Saskatchewan Environmental Society urges prevention measures for new Husky pipelines

Crews work to clean up an oil spill on the North Saskatchewan river near Maidstone, Sask., in a July 22, 2016, file photo.
Crews work to clean up an oil spill on the North Saskatchewan river near Maidstone, Sask., in a July 22, 2016, file photo. Jason Franson/The Canadian Press

Husky Energy has begun holding open houses to discuss building new pipelines to replace the one that leaked in 2016.

The Calgary-based company’s plan proposes the two pipelines be built to transport blended crude and condensate to Lloydminster from across the river.

The pipelines would be located in the rural municipalities of Britannia, Eldon and Frenchman Butte.

READ MORE: Husky Energy wants to build Saskatchewan oil pipeline, replace one that leaked in 2016

Husky Energy says its changed its operating procedures, and that the new lines would be tougher and better placed than the old one.

The Saskatchewan Environmental Society (SES) welcomed the news, but wants further preventative steps to be taken by the company.

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“What I’ll be looking for is having automatic shut off valves installed in the new pipeline, so that if there is a spill, the line is shut down,” Peter Prebble, a board member with the SES, said.

The Husky spill caused more than 225,000 litres of diluted heavy oil to leak. About 40 per cent of the oil went into the river near Maidstone. The spill forced Prince Albert and other communities to shut down their water supplies.

SES is calling on Husky to research and implement new spill detection technology like acoustic systems, fibre-optic temperature monitors, as well as vapour sensing technology installed outside the pipeline.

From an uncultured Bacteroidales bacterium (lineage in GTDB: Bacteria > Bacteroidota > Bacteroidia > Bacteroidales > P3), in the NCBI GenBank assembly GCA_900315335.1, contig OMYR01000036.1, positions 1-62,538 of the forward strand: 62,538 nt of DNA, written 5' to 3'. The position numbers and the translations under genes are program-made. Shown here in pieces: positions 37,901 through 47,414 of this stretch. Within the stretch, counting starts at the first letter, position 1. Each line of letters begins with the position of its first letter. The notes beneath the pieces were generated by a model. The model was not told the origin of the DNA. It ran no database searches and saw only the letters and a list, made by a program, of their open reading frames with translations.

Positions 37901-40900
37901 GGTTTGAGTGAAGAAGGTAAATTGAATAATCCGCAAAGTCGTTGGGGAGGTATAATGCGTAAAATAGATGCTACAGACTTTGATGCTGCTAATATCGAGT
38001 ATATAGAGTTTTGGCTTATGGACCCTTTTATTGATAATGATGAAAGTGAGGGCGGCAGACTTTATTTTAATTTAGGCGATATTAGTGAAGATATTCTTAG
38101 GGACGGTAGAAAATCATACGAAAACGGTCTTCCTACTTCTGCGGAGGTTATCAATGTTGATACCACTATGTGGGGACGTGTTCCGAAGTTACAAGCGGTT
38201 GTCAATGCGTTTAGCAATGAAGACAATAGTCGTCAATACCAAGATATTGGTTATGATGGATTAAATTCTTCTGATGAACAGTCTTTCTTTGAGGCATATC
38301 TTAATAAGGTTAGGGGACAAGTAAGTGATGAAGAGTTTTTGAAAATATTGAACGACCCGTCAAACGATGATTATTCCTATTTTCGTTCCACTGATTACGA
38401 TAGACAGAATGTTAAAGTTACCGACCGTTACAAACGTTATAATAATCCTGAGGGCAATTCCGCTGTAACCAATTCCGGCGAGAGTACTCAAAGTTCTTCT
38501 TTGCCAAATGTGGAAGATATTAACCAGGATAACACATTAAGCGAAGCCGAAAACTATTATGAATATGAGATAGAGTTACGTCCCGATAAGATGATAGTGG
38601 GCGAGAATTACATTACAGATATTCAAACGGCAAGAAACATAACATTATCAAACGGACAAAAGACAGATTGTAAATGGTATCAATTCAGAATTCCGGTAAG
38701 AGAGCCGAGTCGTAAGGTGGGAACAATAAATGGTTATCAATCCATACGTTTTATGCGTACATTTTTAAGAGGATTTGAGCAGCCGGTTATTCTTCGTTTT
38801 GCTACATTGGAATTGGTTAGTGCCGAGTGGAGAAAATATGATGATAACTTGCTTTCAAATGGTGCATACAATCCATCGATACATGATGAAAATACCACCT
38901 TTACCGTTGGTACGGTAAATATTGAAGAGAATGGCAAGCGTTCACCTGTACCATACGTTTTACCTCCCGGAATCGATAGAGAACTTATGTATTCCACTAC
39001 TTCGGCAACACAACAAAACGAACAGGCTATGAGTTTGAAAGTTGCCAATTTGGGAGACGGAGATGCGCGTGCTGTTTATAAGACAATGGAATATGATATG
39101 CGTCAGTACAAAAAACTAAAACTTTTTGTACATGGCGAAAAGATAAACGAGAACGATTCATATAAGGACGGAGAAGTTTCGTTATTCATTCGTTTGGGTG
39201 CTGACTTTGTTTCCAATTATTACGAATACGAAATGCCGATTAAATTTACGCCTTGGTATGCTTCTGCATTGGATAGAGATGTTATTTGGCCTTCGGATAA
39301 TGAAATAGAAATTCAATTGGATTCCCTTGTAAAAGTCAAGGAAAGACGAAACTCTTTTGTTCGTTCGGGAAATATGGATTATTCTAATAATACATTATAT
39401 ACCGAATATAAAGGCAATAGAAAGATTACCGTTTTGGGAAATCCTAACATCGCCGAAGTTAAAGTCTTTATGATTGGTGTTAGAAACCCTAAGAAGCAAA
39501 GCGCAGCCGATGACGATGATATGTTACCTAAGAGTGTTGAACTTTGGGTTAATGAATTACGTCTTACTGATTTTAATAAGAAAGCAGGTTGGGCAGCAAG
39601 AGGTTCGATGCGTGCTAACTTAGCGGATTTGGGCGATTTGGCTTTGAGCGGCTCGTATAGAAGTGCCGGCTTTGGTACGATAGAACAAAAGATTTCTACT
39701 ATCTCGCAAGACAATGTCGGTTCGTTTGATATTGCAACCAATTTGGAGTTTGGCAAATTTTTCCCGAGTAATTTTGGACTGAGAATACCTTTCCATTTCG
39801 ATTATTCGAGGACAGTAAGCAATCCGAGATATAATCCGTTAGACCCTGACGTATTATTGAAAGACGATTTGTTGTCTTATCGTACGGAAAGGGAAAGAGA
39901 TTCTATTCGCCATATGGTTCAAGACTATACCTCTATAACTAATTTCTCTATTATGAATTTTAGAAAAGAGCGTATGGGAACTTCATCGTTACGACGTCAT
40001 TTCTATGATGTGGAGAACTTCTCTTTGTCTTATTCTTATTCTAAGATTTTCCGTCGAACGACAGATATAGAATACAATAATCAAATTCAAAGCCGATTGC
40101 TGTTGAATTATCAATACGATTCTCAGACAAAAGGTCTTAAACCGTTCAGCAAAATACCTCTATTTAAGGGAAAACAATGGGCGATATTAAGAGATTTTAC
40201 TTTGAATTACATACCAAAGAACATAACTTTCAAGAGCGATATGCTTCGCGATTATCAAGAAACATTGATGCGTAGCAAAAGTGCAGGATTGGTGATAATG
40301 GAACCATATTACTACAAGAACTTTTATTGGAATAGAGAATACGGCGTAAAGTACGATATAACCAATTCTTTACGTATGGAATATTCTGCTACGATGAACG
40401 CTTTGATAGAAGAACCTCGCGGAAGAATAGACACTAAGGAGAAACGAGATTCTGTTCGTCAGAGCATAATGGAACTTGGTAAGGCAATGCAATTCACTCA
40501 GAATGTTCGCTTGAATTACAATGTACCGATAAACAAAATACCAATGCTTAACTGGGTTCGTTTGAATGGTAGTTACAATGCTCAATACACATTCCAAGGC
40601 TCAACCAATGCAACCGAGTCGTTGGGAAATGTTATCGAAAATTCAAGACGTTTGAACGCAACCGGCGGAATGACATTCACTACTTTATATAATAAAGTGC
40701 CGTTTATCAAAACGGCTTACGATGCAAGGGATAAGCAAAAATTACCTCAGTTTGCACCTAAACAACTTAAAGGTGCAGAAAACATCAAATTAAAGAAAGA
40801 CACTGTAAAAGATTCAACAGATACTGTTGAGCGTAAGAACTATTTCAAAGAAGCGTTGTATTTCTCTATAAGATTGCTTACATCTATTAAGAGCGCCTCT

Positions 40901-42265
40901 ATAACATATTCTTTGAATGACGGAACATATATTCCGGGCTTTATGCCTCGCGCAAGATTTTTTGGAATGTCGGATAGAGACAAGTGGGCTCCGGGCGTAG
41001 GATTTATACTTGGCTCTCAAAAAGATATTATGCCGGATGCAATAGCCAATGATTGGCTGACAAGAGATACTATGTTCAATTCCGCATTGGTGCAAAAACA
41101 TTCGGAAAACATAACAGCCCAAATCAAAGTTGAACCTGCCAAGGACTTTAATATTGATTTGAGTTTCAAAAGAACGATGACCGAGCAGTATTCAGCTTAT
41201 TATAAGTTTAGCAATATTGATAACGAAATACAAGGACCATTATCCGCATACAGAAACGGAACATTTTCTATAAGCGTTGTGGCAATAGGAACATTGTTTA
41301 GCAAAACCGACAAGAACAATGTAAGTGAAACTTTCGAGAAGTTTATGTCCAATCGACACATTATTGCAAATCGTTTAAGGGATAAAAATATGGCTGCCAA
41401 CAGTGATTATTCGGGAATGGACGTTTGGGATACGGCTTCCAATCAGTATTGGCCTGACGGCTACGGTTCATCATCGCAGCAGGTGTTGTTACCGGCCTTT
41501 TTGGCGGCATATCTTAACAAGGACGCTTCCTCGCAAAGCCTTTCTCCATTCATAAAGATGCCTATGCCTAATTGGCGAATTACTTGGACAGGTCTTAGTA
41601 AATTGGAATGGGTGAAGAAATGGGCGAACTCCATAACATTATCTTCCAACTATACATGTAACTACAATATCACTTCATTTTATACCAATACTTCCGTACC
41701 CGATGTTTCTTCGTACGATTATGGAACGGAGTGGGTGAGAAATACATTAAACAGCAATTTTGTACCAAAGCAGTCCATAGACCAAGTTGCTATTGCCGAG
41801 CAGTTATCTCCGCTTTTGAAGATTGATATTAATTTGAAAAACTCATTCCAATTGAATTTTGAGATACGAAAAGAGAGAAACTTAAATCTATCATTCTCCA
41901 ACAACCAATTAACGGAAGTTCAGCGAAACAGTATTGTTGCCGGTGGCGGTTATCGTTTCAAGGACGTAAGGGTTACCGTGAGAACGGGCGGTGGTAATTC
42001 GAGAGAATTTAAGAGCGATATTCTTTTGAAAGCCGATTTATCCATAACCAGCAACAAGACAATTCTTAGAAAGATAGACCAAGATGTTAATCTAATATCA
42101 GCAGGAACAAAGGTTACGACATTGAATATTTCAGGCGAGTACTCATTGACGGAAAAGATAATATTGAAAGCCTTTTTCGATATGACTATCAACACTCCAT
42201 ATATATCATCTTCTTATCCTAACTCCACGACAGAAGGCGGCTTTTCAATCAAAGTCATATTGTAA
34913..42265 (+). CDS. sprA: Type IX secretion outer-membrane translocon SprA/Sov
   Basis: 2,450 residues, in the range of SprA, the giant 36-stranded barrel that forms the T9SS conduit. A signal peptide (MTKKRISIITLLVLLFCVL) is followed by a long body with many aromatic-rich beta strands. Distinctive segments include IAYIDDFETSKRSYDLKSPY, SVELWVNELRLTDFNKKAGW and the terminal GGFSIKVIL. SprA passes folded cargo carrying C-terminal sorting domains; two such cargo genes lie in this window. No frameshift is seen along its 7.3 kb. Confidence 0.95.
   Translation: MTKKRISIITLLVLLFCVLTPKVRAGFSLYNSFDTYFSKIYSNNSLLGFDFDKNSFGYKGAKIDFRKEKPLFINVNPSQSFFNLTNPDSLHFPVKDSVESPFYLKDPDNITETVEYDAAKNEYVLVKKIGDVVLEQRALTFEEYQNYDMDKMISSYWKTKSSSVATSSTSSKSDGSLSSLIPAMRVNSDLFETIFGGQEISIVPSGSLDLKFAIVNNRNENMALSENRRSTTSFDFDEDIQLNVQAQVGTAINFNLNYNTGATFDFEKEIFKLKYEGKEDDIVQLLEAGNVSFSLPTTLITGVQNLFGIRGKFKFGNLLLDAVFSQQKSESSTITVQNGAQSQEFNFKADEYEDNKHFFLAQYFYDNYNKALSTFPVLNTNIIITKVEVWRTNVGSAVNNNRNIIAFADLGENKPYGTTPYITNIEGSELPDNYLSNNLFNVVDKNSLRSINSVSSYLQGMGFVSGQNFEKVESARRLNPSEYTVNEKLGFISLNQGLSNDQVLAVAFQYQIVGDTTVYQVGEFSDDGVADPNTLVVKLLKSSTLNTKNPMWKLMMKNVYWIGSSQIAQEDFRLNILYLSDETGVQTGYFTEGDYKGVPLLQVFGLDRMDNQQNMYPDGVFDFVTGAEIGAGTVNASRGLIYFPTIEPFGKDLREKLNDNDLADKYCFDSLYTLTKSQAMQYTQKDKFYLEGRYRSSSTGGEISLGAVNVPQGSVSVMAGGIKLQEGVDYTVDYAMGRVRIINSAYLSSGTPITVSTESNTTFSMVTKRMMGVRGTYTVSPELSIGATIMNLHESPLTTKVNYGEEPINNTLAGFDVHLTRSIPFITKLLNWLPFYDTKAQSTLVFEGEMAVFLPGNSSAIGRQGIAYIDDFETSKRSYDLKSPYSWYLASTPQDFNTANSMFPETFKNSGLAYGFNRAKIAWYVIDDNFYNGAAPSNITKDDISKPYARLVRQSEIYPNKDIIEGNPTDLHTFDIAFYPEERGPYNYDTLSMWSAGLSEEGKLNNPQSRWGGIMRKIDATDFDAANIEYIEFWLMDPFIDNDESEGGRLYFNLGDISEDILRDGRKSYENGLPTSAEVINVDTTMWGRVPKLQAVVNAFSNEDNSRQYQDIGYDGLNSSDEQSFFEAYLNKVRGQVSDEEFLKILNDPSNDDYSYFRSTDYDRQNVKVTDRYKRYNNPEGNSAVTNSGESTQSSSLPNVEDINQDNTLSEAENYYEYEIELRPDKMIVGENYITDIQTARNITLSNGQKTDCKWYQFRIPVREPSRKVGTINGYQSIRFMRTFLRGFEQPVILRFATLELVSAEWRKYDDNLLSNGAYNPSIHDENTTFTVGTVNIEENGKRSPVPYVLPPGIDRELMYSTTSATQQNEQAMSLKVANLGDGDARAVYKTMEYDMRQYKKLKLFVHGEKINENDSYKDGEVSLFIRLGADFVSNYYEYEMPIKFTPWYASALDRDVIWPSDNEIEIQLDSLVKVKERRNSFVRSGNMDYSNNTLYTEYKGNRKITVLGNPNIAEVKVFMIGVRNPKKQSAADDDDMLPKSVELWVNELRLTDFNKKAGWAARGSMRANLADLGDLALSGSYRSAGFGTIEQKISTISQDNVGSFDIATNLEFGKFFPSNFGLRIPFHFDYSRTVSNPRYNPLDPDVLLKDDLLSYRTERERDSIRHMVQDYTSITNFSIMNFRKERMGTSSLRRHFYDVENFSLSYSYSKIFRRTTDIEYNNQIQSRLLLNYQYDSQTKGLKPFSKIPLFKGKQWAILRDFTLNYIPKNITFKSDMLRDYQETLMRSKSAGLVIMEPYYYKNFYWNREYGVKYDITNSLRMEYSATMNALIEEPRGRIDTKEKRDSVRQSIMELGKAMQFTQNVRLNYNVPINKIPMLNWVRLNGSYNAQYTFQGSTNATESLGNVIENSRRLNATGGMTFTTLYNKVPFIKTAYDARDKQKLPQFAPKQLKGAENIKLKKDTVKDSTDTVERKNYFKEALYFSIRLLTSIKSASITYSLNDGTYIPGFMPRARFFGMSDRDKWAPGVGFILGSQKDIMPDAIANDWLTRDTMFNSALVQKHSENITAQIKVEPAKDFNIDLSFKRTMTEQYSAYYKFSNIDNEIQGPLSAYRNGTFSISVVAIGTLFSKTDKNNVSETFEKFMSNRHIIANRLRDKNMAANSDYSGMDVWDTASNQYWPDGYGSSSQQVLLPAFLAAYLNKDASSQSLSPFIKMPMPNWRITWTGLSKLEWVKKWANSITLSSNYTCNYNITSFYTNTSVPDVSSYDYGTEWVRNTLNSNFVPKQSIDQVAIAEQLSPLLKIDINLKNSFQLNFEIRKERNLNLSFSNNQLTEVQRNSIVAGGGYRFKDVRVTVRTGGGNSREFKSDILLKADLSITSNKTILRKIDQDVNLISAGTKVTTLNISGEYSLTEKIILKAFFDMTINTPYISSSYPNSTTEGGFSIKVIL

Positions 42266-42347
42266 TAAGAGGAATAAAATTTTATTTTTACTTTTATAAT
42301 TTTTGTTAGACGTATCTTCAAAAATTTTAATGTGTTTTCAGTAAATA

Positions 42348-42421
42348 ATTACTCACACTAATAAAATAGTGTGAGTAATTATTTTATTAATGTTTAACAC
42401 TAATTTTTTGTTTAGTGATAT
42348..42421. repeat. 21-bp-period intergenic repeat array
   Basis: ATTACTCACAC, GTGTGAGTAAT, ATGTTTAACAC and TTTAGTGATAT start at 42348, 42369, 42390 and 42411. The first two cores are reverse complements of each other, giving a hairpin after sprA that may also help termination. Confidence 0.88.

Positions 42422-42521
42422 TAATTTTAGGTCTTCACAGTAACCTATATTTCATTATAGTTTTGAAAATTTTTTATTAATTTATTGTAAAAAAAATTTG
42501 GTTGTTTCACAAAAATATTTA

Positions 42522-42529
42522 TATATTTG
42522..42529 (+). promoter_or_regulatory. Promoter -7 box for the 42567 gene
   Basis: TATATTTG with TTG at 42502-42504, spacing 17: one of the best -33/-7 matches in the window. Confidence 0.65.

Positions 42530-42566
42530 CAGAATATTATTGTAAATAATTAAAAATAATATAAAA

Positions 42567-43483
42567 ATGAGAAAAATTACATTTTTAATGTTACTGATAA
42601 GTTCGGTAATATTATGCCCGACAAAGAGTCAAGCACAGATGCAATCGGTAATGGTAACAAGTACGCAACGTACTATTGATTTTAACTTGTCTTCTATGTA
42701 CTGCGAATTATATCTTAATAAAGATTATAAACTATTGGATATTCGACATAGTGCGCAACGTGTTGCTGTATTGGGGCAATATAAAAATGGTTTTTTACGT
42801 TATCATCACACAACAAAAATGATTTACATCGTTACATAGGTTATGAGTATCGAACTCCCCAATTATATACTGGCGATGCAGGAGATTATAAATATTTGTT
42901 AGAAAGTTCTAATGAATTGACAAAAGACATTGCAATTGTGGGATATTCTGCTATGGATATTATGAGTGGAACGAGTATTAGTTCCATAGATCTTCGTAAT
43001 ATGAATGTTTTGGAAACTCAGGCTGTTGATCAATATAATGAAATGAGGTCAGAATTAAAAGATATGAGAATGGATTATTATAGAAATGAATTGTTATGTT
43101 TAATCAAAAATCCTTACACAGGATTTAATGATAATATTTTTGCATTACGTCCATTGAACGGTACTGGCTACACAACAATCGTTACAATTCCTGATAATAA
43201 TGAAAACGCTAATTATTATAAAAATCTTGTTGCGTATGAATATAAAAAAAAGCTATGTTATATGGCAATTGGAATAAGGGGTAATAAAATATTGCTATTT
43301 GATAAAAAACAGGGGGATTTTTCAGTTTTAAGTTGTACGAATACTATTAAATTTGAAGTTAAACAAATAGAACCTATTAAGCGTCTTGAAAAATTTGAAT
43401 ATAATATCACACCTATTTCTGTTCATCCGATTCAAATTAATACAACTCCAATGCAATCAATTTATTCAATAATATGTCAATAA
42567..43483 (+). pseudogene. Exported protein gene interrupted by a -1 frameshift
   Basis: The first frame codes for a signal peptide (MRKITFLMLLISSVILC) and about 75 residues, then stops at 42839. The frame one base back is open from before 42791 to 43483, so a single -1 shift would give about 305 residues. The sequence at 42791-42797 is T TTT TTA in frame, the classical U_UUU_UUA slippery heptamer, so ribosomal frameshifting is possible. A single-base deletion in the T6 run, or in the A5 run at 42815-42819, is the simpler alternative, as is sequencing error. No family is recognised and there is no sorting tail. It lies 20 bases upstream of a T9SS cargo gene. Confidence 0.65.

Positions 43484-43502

“One of these options should be adopted by Husky on this new line where it crosses rivers,” Prebble said.

READ MORE: Ground movement to blame for oil spill into North Saskatchewan River: Husky Energy

Husky was later charged with violating provincial and federal environmental laws and court proceedings in the case are still ongoing.  SES believes part of the settlement with the province should include provincial inspections of all Husky pipelines that cross bodies of water and recommend upgrades when necessary.

“It requires leadership from the province with inspectors going out there and checking where the lines may be inadequate and requiring improvements where needed,” Prebble said.

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SES is also calling for inspections after rain events.

More consultation is required, but Husky hopes to begin construction in the fall and should take between 10 and 12 months to complete.

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